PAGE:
Hi /r/cybersecurity I was curious if you could help me make sense of an attack so that I can better prepare myself to be defended against it.
About a month ago I woke up to notifications on my phone that Google pay had been used to purchase $1000 worth of digital goods from a software key reselling website. This was not me and I declined the transactions, requested a new card from the bank, and changed my google password as well as any saved passwords that would be found in google’s password manager. It wasn’t until much later that it occurred to me that I have 2FA on my google account and even with a username/password combo, nobody should’ve been able to access my account without unlocking the screen on my phone.
This past week in the middle of the day I got a potential fraud notification that my card was used to purchase $1000 worth of digital goods on twitch.tv. It’s been a while since I used my twitch account but it had SMS 2FA enabled (have since switched to an authenticator app) and was linked to my Amazon account to disable ads back when that worked. So the attacker bypassed the 2FA on my twitch account and used the card on my Amazon account to donate $1000 to a stream from Spain.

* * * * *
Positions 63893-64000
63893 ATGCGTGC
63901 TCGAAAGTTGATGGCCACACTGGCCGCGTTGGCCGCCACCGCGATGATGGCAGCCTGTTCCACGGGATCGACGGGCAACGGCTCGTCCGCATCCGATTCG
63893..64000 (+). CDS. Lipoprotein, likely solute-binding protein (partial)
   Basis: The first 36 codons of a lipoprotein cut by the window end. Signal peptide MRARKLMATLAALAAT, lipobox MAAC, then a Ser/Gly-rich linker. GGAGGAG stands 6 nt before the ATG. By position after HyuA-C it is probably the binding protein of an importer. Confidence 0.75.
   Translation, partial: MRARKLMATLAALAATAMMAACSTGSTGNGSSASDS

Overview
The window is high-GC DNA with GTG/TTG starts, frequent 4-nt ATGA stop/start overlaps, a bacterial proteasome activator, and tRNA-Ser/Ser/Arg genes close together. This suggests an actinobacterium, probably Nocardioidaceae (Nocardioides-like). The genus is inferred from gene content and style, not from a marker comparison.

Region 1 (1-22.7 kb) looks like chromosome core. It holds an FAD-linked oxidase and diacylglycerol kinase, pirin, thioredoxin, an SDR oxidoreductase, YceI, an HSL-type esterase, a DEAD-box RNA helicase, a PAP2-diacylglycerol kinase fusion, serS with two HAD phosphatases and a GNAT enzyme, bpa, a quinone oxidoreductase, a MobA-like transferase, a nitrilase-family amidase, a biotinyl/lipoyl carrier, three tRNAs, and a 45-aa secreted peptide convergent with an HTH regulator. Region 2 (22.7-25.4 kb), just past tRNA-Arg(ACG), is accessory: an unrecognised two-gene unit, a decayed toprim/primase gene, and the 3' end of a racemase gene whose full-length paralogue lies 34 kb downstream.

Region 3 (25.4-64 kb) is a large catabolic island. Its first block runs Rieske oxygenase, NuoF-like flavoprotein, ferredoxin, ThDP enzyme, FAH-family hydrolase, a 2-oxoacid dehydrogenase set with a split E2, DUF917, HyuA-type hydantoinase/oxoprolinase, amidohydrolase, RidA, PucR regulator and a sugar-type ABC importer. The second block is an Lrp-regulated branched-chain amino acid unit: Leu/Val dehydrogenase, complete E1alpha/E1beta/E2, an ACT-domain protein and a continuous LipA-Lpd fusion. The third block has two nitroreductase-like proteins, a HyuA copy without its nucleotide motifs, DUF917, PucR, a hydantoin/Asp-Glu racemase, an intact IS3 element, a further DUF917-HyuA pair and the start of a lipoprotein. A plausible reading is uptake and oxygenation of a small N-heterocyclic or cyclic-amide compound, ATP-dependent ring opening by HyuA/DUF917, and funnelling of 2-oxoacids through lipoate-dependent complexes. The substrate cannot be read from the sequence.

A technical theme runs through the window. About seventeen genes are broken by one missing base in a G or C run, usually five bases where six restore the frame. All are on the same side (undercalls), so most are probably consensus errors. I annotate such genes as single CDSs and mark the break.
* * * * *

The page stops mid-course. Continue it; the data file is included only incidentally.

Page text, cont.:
In both cases the password was unique and fairly strong, and both accounts were protected by 2FA, albeit one was the weaker SMS based 2FA. I’m trying to figure out what kind of attack can bypass 2FA and prepare myself to be better protected against this in the future.
I did recently have a laptop serviced under warranty for a defective screen. I’m thinking someone at the repair center copied and hijacked the cookies on my browser while they had physical access to my PC. Is that a plausible explanation?